What camera insurance do professional photographers need?

Insureon staff
Professional photographers can carry commercial property insurance and other policies to protect their expensive equipment.
A professional photographer with cameras and equipment

Most professional photographers and videographers invest thousands of dollars in photography gear and equipment to launch a successful business. Theft or accidental damage could significantly impact your bottom line and potentially stop you from taking on clients.

Homeowner’s and renter’s insurance policies typically exclude photography equipment if it’s used for business purposes, so you wouldn’t be covered if your photography or video gear is stolen or damaged at home. Commercial property insurance would offer this protection, but not while you’re on the road or working on location.

By having the right camera equipment insurance policies and following some simple tips for safeguarding your gear, you can keep unforeseen circumstances from putting your business and income in jeopardy.

Let’s take a look at what insurance policies are best for a photography business, and how coverage is an important part of risk management.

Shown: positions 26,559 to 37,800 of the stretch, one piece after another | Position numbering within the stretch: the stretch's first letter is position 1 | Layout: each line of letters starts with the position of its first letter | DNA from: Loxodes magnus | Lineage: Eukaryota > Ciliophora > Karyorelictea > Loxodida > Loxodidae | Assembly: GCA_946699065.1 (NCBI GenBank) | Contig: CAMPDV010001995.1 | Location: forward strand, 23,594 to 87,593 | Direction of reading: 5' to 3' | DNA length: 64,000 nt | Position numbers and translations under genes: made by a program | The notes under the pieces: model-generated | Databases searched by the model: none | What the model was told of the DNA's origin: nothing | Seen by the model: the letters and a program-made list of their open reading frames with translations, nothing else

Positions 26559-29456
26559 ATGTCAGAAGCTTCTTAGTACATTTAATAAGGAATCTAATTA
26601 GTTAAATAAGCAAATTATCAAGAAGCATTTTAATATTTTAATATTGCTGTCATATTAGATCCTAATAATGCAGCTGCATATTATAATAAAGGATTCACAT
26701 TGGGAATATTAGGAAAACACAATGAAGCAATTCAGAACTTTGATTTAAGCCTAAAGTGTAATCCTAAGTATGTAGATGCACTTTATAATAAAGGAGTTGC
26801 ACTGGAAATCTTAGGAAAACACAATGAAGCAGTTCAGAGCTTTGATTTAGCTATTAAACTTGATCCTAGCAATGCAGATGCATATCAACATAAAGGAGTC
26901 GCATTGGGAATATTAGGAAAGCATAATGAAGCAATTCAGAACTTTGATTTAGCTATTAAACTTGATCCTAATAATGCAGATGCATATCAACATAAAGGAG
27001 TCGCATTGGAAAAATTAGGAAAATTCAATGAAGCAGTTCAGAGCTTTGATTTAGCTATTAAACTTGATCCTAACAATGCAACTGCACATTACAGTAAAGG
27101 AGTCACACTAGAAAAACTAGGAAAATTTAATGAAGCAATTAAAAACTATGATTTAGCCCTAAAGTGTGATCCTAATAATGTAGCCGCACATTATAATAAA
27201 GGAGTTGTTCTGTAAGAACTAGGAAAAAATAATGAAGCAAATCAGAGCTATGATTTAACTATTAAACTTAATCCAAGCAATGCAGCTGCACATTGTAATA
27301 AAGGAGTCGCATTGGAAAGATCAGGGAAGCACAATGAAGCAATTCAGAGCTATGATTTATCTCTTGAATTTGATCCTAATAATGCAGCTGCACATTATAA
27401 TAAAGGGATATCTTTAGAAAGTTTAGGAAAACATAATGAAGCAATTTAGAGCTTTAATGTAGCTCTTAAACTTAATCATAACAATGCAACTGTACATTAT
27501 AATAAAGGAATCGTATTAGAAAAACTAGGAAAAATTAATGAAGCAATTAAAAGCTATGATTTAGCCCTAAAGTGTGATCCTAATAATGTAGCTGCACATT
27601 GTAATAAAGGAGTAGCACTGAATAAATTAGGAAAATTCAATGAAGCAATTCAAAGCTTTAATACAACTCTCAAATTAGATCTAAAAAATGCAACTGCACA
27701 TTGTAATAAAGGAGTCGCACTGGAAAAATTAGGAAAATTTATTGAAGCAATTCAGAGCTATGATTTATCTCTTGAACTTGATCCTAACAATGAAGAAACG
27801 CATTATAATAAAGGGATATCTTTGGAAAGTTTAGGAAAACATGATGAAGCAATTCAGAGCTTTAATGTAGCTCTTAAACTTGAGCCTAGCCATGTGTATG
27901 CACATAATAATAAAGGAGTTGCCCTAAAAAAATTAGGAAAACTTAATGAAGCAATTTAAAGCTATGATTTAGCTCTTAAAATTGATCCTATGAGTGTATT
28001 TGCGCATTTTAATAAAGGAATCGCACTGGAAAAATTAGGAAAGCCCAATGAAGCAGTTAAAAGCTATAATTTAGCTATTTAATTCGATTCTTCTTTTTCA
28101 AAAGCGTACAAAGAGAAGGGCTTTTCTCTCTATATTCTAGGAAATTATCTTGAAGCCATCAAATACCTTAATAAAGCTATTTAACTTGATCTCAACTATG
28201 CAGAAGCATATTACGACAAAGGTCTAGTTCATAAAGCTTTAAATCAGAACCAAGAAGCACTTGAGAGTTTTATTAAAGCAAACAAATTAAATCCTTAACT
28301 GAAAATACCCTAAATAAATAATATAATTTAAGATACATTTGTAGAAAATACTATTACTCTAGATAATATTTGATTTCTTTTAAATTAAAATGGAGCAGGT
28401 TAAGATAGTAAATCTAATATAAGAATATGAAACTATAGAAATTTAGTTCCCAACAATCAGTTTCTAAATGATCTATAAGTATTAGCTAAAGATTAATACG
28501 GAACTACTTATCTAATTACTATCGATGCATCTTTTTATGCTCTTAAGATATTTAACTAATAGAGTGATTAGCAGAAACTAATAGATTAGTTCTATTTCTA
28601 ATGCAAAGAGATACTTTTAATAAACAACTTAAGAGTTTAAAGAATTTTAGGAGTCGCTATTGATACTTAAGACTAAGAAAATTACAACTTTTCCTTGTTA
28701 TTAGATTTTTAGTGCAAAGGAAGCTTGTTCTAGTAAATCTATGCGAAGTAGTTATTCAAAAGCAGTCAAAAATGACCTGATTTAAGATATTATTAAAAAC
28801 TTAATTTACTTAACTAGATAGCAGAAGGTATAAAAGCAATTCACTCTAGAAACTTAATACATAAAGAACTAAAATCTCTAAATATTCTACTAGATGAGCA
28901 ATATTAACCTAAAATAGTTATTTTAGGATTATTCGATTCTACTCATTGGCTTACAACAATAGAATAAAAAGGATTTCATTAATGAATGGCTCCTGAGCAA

Insurance policies for professional photographers

Many photographers and videographers carry a few types of coverage as a form of gear insurance, and for the peace of mind that these types of insurance options can offer:

Commercial property insurance

Commercial property insurance coverage is a must for photographers because it protects all assets related to your business property, including your camera gear, photo processing computers, and other equipment. With this coverage, your insurance company will reimburse you for property theft, vandalism, and some weather events.

You’ll also have the choice of deciding whether your equipment coverage insures your gear for its replacement value or the cash value. A replacement value on your commercial property insurance policy pays to replace your damaged or stolen camera with a brand-new equivalent. Cash value policies typically cost less but will reimburse you only for the lost equipment’s current value – not its original price.

You might opt for a business owner’s policy (BOP), which combines general liability coverage and commercial property insurance under one policy. A BOP is usually less expensive than buying these policies separately, which could help bring your camera gear insurance costs down.

General liability insurance

Your business could be held liable if you damage someone’s property or if there’s an injury at a photo shoot. General liability insurance covers third-party property damage and bodily injuries. If you are thinking about renting a photography studio or office space, most commercial landlords will require it as a condition of signing a lease.

Professional liability insurance

If you miss a photo shoot or lose a hard drive full of shots that you need to deliver to a client, you could face an expensive lawsuit. Professional liability insurance, also known as errors and omissions insurance (E&O), would cover you if a client sues you over your work.